Riboswitch regulates RNA

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Science  22 Aug 2014:
Vol. 345, Issue 6199, pp. 876-877
DOI: 10.1126/science.1258494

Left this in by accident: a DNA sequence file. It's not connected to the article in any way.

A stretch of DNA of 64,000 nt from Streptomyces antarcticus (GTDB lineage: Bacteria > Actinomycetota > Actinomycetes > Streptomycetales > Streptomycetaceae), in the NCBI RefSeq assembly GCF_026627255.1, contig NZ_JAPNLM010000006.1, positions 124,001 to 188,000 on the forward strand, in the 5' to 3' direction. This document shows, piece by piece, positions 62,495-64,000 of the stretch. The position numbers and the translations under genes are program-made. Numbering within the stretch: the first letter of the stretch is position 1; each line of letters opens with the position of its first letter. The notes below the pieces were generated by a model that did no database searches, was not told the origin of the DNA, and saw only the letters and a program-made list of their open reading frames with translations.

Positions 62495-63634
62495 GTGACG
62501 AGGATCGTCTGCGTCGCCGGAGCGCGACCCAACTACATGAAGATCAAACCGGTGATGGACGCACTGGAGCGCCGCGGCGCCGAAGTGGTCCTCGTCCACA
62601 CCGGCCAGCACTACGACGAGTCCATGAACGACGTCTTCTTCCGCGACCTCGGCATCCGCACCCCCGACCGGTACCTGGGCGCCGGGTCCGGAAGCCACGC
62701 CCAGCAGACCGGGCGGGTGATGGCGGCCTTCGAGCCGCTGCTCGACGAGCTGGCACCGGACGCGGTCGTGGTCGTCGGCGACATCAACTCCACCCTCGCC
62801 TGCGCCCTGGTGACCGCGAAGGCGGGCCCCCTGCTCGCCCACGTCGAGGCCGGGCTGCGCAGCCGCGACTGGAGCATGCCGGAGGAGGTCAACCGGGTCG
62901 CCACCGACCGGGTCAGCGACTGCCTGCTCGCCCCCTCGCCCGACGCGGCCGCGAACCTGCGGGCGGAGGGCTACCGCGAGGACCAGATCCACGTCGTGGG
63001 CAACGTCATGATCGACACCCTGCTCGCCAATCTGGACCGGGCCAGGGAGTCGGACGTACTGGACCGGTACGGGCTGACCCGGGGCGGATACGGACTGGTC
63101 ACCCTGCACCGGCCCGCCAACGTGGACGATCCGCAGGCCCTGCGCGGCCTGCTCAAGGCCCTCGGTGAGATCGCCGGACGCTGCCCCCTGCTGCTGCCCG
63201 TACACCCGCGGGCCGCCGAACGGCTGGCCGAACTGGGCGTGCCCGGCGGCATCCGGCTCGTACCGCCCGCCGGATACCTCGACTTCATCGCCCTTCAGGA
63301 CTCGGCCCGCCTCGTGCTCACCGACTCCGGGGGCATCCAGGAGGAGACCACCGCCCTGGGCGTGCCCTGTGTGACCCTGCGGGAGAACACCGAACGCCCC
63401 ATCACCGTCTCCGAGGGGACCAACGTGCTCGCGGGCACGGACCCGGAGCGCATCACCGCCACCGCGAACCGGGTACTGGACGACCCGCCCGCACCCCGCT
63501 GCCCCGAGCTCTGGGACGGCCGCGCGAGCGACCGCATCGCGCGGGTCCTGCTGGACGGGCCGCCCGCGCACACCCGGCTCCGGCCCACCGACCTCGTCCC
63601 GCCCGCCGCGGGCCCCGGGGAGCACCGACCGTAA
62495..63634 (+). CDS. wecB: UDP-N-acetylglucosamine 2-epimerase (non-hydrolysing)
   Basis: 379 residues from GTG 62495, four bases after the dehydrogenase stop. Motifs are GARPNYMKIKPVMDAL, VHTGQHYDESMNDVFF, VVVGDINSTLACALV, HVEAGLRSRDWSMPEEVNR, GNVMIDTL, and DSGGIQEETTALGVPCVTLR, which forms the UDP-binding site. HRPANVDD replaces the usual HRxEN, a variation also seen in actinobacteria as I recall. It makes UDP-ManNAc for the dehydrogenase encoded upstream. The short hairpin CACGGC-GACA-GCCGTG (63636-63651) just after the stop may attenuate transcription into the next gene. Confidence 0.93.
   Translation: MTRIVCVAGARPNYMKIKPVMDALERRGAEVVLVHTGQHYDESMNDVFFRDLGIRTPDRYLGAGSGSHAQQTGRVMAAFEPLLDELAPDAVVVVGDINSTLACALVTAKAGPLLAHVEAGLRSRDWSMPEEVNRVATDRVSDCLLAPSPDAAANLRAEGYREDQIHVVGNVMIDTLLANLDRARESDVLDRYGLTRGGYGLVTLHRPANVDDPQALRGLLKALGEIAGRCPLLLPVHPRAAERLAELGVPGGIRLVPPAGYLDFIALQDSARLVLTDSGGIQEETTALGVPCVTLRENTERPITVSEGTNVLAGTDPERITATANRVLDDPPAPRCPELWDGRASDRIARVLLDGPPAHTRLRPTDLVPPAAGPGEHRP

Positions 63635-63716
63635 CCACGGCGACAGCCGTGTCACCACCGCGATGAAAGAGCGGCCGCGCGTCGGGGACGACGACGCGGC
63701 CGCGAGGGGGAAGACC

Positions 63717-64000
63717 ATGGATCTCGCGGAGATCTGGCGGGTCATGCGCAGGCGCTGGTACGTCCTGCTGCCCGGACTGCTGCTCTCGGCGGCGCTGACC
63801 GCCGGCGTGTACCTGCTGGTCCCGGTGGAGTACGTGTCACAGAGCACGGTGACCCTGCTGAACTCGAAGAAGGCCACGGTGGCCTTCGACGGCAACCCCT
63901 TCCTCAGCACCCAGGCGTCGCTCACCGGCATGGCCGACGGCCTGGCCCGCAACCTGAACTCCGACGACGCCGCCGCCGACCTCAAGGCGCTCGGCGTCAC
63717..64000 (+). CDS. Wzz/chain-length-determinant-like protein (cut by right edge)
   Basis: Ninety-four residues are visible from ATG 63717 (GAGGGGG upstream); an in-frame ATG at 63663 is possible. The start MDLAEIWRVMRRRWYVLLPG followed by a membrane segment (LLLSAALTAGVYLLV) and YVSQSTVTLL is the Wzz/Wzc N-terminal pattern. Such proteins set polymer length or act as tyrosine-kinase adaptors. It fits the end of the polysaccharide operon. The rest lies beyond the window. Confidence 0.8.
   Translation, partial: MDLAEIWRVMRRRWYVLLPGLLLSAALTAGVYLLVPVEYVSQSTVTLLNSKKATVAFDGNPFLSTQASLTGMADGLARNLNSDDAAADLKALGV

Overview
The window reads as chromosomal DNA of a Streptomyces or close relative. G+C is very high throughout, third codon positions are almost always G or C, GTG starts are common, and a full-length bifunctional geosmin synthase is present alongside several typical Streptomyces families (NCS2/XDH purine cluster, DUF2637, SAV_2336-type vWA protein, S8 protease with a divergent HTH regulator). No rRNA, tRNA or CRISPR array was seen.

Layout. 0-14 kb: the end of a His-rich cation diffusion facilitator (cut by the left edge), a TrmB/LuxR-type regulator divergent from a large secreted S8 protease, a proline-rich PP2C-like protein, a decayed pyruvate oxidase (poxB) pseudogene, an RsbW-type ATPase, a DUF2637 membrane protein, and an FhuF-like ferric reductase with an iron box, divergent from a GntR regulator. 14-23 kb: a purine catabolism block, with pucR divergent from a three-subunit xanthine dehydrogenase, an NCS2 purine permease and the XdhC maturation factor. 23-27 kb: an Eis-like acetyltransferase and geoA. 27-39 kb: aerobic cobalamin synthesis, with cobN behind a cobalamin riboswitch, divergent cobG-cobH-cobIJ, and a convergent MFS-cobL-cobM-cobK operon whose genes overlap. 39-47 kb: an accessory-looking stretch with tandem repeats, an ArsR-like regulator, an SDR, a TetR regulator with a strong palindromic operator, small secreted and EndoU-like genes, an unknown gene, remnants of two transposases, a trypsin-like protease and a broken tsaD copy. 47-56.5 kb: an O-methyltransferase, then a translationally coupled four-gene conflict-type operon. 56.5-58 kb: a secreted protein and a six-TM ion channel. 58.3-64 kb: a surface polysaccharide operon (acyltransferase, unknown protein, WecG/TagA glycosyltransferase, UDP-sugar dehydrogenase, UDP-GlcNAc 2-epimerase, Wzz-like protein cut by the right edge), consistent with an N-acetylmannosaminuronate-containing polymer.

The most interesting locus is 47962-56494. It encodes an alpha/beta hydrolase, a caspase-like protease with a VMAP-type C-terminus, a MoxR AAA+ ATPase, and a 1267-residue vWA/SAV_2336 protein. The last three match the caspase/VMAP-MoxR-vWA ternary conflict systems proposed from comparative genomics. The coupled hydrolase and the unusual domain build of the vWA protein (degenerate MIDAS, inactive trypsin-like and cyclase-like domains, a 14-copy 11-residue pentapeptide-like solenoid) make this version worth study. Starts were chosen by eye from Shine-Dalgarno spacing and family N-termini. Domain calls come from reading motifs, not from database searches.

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Bacteria are expert at adapting to various ecological niches, including the human gut, amid multiple other competing organisms. Their success in these many environments means that they have perfected the ability to use what is available, to not waste resources making RNA and protein for unnecessary processes, and to sense and respond when conditions and requirements change. It has become increasingly clear that RNA-based regulation plays an important part in empowering bacteria to respond to environmental changes. On pages 937 and 940 of this issue, DebRoy et al. (1) and Mellin et al. (2), respectively, report a new example of adaptation in which type of RNA-based regulation is controlled by another, allowing the integrated sensing of two different nutrients. The finding points to an unexpected role for riboswitches, RNA binding proteins, and noncoding RNAs in controlling gene expression by joining forces.